Making advertising is about having ideas on behalf of others for money on deadline. But it’s the deadline where most of us go blank in the eyes. The deadline implies that there’s not enough time, and that idea scares the hell … Continue reading
A brand is the way a person feels about a product or service. It’s created not by advertising, but by a set of experiences. Think of a brand like an art museum. How you feel about the pictures is what makes them … Continue reading
One of the great commencement speeches of 2014 begins with simple advice. And sure, the bed is really your bed. But it’s also a metaphor for how you show up at work and how you go home. Forever. Click on … Continue reading
There’s an art to being a freelancer. Talented freelancers often do a better job of navigating your company than many staffers. Three reasons: One, they’re happy to be working and it shows. Two, they know the party can end without warning so … Continue reading
When you’re facing a client, your body language says a lot. The same applies when you’re in a job interview. I’m not an expert but here’s what I look for, and avoid. Crossed arms mean you’re shut down. Leaning back … Continue reading
There’s only one thing more cliched than creative people bitching about the account team. And that’s the creative people bitching about the clients. But the smart, longterm thinkers amongst the creative intelligentsia play it another way. They recognize that clients … Continue reading
There’s a classic New Yorker cartoon (Marisa Acocella) showing two singles standing at a bar and the guy saying: “Copywriting is too ‘writing.’” That’s the classic dilemma of advertising writers who want to be taken seriously. The truth is, writing … Continue reading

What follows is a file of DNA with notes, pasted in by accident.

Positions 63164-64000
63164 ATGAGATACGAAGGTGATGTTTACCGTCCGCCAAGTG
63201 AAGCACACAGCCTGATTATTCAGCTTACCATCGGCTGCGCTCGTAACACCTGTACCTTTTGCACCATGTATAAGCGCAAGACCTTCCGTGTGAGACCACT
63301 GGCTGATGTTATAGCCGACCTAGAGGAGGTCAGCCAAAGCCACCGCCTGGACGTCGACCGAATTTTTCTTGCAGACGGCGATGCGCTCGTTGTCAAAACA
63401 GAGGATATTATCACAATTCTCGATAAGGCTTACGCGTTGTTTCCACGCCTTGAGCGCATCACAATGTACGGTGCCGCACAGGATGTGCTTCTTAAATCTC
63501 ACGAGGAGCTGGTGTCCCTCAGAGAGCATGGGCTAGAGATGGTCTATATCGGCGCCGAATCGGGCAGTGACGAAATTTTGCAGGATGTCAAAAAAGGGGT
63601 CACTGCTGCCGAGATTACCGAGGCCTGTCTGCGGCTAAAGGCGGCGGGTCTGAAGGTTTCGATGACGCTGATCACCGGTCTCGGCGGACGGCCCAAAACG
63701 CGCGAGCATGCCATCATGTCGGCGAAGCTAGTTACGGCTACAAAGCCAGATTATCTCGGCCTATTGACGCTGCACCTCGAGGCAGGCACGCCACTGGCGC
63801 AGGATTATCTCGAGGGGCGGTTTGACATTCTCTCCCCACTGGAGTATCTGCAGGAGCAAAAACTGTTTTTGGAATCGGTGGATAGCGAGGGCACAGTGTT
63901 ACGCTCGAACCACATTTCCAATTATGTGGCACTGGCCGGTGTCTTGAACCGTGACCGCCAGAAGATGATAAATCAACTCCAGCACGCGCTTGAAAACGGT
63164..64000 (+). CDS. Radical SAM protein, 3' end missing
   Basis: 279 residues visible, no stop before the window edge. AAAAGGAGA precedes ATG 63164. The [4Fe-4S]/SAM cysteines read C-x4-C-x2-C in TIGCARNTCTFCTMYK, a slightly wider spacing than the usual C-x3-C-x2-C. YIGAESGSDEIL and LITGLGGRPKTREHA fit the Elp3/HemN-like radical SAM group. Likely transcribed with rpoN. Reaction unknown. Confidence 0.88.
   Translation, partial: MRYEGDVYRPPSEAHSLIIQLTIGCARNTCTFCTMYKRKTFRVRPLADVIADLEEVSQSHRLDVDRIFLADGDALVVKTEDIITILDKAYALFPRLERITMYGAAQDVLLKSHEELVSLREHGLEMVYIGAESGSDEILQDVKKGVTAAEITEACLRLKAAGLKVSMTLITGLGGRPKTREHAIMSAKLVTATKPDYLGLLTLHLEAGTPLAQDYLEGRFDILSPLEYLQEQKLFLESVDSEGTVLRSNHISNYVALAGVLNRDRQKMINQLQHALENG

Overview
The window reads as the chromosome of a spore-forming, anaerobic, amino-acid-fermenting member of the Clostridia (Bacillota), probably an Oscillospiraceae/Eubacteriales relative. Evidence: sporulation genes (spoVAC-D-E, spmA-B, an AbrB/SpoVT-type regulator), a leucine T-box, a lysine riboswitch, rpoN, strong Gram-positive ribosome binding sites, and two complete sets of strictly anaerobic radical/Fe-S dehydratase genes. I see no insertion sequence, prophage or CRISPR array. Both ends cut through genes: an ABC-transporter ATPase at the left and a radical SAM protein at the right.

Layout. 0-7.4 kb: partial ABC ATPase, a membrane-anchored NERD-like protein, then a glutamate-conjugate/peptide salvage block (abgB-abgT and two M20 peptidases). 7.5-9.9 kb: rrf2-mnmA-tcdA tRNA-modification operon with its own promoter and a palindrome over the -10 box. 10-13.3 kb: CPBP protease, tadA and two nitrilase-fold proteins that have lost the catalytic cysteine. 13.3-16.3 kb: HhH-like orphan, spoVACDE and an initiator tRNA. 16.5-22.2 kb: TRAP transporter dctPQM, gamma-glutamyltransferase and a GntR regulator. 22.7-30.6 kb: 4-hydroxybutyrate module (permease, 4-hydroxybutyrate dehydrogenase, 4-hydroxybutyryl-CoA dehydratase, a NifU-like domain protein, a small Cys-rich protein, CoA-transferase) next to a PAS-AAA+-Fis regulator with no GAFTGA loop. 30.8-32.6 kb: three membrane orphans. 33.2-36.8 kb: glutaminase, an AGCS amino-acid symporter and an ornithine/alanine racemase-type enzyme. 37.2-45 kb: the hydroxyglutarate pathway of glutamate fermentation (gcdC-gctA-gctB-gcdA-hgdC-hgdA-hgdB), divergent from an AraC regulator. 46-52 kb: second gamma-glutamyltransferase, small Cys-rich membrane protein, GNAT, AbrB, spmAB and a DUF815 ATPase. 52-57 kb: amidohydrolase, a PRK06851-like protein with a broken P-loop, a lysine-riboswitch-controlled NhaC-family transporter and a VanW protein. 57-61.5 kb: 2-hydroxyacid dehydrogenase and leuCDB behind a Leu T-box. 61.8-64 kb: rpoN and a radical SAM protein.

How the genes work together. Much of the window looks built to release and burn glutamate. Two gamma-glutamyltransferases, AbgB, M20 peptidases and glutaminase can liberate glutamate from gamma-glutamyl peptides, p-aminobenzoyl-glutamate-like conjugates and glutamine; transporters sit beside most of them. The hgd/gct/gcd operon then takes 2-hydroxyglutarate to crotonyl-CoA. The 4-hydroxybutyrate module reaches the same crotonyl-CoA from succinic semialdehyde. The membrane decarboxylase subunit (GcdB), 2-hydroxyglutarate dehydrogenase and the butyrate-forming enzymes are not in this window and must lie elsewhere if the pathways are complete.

Storytelling. This is not a new idea. Completely inauthentic, manufactured, magical fictions concocted to sell things have long been potent weapons of commerce. Take a look at this ancient classic from advertising guru Hal Riney. It’s a story (winter preparations) within … Continue reading
You’ve heard it before. This meeting is going to be the end of all meetings. The one where the veil will be lifted, the balance swung to either great victory or the abyss of failure. Right. This may indeed be … Continue reading
In the rush to create, the pressure often mounts to meet a deadline (right) and follow all the rules and guidelines (right.) That is not the same thing as creating something wonderful or effective (good.) Don’t lose the path toward … Continue reading
Eventually, you and your clients will release the project to a director, photographer, editor, illustrator, etc. At that point, you must say to that person: “Go make your art.” That’s what you’ve hired the person to do. He’s an expert … Continue reading